For decades, the building was used variously as a furniture shop, an eatery, a department store, and eventually a shop selling fast fashion, named “This Fashion”, up to 2011. During this interim period, the occupier introduced changes that minimised the amount of daylight entering the building. The additions included a series of escalators, a new mezzanine level and a lift core. The building’s original fanlights were covered to conceal the building’s mechanical and electrical services. With the added mezzanine, the previous occupiers lowered down the five footway and introduced shutters, reducing daylight into the first storey and mezzanine space.
The intervention – led by SJ architecture with collaboration from KTP Consultants and Threesixty Cost Management (both members of the Surbana Jurong Group) – aimed to honour the original architecture and reinterpret it to fit the needs of the client.
Image 02a 1 scaled 1
Image 02b 1 scaled 1
Views of the interior (looking towards Orchard Road) prior to the intervention works
Firstly, we conducted preliminary structural inspection. We found there is merit in strengthening the column to cater for the intensified usage. The structural repositioning was strategically planned along with the reconfiguration of the escalators and the lift cores, to create a contiguous first storey space.
Secondly, the front-facing area along Orchard Road was opened, restoring its original height, and increasing daylight into the interior space. Similarly, the covered shed at the rear of the building along the Stamford Canal was restored as a garden space. This not only increased the amount of daylight into the interior, it also brought with it a sense of tranquillity because of the greenery.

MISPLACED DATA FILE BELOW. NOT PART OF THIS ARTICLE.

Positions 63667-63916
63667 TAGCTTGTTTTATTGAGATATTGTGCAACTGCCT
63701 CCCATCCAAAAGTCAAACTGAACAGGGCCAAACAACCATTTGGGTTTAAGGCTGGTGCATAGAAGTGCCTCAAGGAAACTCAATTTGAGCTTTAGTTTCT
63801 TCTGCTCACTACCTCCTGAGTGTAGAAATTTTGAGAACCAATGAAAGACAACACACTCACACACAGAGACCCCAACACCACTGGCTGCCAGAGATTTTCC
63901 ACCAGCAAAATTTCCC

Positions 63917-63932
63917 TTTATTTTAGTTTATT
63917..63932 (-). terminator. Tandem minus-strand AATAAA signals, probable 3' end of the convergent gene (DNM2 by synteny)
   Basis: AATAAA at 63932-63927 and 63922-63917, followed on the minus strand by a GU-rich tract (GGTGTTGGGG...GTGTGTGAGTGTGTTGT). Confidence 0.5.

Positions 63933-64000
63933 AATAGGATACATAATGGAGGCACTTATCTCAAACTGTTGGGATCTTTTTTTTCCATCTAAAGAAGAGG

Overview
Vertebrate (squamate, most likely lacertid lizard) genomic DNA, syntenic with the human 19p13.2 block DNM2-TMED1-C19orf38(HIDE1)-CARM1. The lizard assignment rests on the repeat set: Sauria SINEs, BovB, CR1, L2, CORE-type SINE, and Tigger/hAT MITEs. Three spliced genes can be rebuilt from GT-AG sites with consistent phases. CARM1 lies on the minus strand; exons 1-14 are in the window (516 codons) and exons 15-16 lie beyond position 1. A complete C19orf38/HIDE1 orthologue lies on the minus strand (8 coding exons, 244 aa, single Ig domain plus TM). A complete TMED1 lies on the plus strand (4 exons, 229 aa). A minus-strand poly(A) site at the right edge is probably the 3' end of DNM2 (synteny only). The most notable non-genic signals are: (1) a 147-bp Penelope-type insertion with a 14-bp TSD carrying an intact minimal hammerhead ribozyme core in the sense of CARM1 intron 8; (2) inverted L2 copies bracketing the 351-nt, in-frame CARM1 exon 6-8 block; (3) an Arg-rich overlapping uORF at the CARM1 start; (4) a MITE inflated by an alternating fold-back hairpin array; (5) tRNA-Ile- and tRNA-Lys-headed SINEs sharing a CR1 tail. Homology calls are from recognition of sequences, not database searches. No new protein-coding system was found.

Lastly, the intervention also restored some of the original architectural elements. The open ceiling plan helped to bring back the original spatial quality, revealing the rich rhythm of fenestration and architectural details such as the coved beam structure. The open ceiling plan also allowed for more daylight into the interior spaces.
In addition, the intervention team chose to paint the building in black and white to accentuate the building’s geometry; particularly through the contrasting illumination for both the front and the rear façades of the building. The resulting effect is the understated elegance of a grande dame of heritage architecture coming back to life on Orchard Road.
seeds issue 4 temasek shophouse image 2
The Temasek Shophouse viewed from across the Stamford Canal along Handy Road: Handy Road Elevation
Photo Credit : Stillusion Photography


As Orchard Road is a busy historical road, it posed a separate challenge to the restoration work. The project is flanked by three other adjoining conserved buildings, a monument (Macdonald House) and the historic Stamford Canal. The Dhoby Ghaut MRT and the train track reserve lines also added constraints to the project. Hence the team constantly had to monitor any cracks, movements, and settlements on the surrounding buildings.
Additionally, there is no direct vehicular access into the space. As a result, all construction waste removal and material delivery had to be scheduled at night and done with extreme care, to avoid disturbing the neighbouring buildings.


The restoration is meant to serve the client’s need for office workspaces while providing ample space to host public gatherings and to facilitate collaborative work. As such, the first storey and the garden are dedicated to a fully publicly accessible space, with an event space and a cafe.